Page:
In a season full of shocking surprises and all-out sobfests, This Is Us kept many a trick up its proverbial sleeve -- part of the reason NBC's drama is nominated for 11 Emmys. One of its most stellar weapons was the veteran actor Denis O'Hare, who had to do the not-enviable job 0f ramping up an already intense family drama in the middle of the season. And though his presence as Jesse, the "friend" of Randall's (Sterling K. Brown) birth father William (Ron Cephas Jones), was brief, his piercing portrayal of an anguished lover abandoned without explanation was outstanding enough to earn him his own Best Guest Actor Emmy nod.
O'Hare entered the fray after the show's Thanksgiving episode -- you know, the one where Randall learned his adopted mom kept the identity of his birth father from him his whole life -- and stunned audiences as a jilted ex who had to make peace with finding his old flame and learning said ex was dying at the same time. "My character Jesse is sitting in an (Narcotics Anonymous) meeting and listening to William talk about how wonderful his life is," O'Hare said in his talk with TV Guide. Jesse was "absorbing all that, knowing that he destroyed my life - that the happier he is, the worse my life is."
One of the many things that makes his performance so moving is his sense of composure; caught with a double-whammy of Earth-shaking news, O'Hare-as-Jesse remains dignified -- Zen, even, as he reunites with the person who broke his heart and is also living out his last days. And it happens in a recovery meeting, of all places, the very place that people in the most vulnerable place they've ever been are supposed to feel safe. "I loved the fact that it was bitter, I loved the fact that it was funny, I loved that it was somebody covering a lot of stuff," O'Hare said.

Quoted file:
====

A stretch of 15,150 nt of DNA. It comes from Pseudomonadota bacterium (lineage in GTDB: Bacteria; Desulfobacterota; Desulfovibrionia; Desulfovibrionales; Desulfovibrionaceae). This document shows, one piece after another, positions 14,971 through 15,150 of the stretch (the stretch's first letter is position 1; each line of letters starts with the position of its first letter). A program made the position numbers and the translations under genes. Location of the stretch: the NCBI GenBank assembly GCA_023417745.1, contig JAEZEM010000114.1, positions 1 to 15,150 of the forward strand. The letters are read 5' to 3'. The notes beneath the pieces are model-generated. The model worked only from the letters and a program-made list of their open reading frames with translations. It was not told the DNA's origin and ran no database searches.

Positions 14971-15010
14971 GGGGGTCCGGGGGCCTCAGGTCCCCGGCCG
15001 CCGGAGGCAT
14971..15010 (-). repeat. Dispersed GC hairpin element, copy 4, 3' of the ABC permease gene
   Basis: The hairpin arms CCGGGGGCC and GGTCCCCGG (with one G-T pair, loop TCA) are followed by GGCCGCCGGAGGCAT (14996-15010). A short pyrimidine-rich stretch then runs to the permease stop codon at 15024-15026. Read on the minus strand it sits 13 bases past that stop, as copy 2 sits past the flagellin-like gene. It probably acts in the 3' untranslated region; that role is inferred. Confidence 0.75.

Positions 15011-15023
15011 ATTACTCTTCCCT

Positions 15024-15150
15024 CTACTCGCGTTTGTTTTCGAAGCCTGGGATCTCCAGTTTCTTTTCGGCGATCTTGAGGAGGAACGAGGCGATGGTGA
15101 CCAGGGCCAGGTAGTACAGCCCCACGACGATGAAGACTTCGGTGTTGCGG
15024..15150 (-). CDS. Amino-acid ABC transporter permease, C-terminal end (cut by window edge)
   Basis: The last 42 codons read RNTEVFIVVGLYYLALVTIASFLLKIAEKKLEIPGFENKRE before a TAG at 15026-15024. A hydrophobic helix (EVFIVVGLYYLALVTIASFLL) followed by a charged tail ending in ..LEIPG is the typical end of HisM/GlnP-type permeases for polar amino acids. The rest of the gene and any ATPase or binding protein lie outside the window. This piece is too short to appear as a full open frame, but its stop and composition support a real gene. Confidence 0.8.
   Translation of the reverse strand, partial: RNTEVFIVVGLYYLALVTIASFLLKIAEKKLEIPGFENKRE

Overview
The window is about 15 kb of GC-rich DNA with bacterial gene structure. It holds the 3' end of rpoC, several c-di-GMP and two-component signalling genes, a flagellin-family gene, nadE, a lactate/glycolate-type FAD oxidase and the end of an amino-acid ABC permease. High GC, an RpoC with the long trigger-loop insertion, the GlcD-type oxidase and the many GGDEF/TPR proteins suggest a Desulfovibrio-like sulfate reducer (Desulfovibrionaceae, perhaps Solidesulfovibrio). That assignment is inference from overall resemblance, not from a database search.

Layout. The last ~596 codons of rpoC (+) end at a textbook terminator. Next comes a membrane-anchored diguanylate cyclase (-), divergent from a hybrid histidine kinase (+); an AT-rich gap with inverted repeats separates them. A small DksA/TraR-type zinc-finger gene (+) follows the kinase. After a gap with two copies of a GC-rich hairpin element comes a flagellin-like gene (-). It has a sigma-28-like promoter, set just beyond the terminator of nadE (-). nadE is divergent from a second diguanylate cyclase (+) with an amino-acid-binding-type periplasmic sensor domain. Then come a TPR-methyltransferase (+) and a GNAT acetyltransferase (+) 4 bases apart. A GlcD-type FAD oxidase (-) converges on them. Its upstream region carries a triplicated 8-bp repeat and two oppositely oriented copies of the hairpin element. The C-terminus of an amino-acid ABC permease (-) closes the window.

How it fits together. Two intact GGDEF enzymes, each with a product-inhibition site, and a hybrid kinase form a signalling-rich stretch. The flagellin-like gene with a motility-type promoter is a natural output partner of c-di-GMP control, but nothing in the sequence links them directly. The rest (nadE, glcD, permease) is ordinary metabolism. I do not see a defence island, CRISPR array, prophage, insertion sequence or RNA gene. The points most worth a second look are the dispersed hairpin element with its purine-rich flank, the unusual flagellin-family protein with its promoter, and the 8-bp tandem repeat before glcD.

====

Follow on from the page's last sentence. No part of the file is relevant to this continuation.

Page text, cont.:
Somewhat miraculously, Jesse is re-integrated into William's life: meeting his grown son's wife and children (who are stunned as we are to learn William is not heterosexual as we assumed) and included in future plans. Of course, William has no more future plans. Although we'll continue to see William in flashbacks, there is no set plan as of now for how Jesse will be returning. But his shadow will loom over the series in Season 2, as William's family will continue to grapple with losing a man they were clearly only beginning to know. Given that culture at large is just beginning to understand the complexities of human sexuality, O'Hare -- himself gay and married with a child -- said he approached his role with a sense of duty, but sensitivity too.
"I approach my characters at their essential core," he said. "Yes it's important that Jesse is a gay man in a relationship with another man but it's also just important that he's a human being going through a struggle with self-acceptance and anger. That's the greatest strength when [sexuality] becomes the least important aspect of the character, and the most important aspect becomes their personal struggle."